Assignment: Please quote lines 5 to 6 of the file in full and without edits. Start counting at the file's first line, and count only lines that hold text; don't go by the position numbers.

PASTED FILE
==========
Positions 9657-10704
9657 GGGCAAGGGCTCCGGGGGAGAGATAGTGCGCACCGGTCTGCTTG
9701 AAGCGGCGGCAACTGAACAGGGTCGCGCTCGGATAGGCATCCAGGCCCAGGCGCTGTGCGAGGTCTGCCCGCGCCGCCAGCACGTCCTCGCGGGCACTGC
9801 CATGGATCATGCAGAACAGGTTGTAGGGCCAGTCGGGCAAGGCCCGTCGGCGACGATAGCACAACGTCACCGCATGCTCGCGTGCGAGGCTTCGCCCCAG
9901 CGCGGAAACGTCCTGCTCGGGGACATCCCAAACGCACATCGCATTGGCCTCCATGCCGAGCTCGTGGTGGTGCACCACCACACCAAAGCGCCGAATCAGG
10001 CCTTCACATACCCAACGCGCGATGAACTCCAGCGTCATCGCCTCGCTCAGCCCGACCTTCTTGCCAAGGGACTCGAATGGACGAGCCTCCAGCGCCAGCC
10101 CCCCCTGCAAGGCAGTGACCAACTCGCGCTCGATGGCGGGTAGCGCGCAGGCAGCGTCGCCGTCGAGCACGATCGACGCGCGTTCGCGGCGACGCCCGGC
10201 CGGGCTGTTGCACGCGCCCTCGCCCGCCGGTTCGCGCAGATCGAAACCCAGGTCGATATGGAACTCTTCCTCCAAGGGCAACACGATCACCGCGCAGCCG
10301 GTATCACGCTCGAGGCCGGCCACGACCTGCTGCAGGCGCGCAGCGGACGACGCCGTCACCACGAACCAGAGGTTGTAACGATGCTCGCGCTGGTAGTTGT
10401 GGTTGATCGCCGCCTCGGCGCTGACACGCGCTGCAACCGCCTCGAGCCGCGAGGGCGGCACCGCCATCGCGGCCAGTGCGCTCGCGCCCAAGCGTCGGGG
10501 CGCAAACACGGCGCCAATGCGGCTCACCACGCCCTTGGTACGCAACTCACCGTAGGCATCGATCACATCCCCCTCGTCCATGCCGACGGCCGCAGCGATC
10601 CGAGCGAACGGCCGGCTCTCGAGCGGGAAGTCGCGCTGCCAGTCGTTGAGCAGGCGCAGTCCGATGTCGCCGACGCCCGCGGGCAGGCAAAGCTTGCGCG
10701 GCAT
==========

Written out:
9901 CGCGGAAACGTCCTGCTCGGGGACATCCCAAACGCACATCGCATTGGCCTCCATGCCGAGCTCGTGGTGGTGCACCACCACACCAAAGCGCCGAATCAGG
10001 CCTTCACATACCCAACGCGCGATGAACTCCAGCGTCATCGCCTCGCTCAGCCCGACCTTCTTGCCAAGGGACTCGAATGGACGAGCCTCCAGCGCCAGCC